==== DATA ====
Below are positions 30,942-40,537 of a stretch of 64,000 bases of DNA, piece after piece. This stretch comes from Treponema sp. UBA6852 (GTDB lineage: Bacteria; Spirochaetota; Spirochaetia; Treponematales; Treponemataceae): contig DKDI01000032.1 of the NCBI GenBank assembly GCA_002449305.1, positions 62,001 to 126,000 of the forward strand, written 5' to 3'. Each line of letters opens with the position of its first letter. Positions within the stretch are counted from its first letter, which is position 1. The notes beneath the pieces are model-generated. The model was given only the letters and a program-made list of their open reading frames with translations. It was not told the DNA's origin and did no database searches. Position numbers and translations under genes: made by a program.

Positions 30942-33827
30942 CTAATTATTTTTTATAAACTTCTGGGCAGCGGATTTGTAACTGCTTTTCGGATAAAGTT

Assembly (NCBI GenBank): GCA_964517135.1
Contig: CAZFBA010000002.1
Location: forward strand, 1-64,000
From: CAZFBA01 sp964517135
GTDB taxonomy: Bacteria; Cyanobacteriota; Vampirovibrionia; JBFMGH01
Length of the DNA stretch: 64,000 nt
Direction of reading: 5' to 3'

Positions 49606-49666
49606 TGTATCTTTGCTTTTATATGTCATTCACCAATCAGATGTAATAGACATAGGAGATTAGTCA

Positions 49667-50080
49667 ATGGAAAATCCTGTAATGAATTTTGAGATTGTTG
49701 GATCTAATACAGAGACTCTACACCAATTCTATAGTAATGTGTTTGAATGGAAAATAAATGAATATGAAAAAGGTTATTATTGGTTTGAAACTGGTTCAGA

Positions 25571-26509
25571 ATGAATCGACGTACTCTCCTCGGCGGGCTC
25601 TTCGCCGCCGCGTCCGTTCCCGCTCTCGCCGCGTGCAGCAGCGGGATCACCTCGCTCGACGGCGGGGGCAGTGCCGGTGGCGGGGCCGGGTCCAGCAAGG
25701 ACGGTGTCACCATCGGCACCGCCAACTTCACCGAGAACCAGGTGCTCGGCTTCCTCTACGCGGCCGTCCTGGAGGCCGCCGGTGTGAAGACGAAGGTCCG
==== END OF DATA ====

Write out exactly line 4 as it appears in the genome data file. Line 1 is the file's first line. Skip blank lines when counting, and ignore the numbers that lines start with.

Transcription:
Assembly (NCBI GenBank): GCA_964517135.1